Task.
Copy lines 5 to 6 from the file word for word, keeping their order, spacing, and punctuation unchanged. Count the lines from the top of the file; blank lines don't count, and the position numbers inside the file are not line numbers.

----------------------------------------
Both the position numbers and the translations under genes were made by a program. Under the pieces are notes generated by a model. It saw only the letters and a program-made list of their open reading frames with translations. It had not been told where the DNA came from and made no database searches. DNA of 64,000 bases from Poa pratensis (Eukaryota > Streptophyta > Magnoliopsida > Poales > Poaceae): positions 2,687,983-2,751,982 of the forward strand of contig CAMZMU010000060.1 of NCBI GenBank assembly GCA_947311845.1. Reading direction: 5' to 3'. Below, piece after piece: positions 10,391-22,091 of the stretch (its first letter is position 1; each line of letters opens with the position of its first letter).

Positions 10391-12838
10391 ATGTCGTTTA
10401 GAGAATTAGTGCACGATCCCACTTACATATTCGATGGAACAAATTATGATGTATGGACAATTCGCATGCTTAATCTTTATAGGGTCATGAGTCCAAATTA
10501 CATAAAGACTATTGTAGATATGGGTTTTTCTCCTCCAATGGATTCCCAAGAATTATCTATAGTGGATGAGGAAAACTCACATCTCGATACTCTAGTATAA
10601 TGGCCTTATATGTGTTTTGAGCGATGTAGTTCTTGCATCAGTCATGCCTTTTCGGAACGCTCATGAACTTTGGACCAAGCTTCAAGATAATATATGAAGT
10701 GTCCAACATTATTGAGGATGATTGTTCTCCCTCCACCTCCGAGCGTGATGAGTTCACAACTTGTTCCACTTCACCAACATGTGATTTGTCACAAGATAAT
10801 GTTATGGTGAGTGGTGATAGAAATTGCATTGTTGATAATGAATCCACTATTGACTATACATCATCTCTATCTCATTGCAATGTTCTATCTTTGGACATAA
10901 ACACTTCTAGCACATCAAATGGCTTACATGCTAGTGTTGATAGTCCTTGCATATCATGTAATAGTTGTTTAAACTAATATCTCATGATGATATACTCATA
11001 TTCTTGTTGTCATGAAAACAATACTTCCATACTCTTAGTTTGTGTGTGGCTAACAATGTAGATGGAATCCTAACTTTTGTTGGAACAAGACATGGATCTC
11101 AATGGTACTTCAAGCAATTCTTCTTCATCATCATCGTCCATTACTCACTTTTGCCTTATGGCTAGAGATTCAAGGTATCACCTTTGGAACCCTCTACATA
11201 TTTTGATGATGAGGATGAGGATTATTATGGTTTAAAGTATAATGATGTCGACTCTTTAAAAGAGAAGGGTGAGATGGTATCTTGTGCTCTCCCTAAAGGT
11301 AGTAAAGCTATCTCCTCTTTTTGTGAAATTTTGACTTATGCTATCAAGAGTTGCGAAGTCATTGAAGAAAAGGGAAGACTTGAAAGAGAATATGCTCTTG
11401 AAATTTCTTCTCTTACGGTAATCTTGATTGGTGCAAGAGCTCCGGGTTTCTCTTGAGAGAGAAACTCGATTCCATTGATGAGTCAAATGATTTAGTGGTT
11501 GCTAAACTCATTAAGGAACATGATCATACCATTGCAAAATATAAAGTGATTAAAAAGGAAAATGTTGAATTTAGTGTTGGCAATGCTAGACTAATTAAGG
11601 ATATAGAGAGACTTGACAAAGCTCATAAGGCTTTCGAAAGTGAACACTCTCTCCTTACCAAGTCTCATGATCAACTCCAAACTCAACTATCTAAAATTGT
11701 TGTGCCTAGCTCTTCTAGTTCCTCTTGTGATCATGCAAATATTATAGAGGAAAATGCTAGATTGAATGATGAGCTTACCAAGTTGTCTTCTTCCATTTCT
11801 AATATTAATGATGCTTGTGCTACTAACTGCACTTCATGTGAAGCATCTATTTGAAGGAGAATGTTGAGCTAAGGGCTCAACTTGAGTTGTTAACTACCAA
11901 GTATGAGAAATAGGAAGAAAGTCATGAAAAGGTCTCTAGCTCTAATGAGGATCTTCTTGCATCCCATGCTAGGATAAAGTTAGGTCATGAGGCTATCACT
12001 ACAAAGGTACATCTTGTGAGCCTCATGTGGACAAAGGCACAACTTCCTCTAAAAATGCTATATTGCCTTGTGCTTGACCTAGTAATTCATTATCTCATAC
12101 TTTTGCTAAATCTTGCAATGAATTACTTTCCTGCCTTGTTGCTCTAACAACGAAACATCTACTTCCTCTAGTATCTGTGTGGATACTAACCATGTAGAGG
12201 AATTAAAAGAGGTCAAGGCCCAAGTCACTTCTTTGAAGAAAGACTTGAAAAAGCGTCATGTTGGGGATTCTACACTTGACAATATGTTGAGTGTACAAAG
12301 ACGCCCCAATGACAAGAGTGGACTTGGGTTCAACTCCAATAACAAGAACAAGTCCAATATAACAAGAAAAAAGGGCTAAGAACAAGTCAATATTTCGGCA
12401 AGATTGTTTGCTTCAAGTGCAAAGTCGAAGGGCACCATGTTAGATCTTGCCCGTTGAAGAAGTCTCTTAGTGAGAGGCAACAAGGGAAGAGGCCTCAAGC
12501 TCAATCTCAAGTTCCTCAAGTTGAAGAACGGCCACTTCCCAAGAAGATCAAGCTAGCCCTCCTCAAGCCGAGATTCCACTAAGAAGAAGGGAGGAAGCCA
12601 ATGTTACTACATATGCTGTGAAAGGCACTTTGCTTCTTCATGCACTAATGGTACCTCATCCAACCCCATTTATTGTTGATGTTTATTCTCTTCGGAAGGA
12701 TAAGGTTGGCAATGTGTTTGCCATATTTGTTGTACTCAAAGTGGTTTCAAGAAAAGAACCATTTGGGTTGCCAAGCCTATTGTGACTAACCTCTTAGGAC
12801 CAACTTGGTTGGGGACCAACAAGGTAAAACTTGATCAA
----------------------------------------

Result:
10501 CATAAAGACTATTGTAGATATGGGTTTTTCTCCTCCAATGGATTCCCAAGAATTATCTATAGTGGATGAGGAAAACTCACATCTCGATACTCTAGTATAA
10601 TGGCCTTATATGTGTTTTGAGCGATGTAGTTCTTGCATCAGTCATGCCTTTTCGGAACGCTCATGAACTTTGGACCAAGCTTCAAGATAATATATGAAGT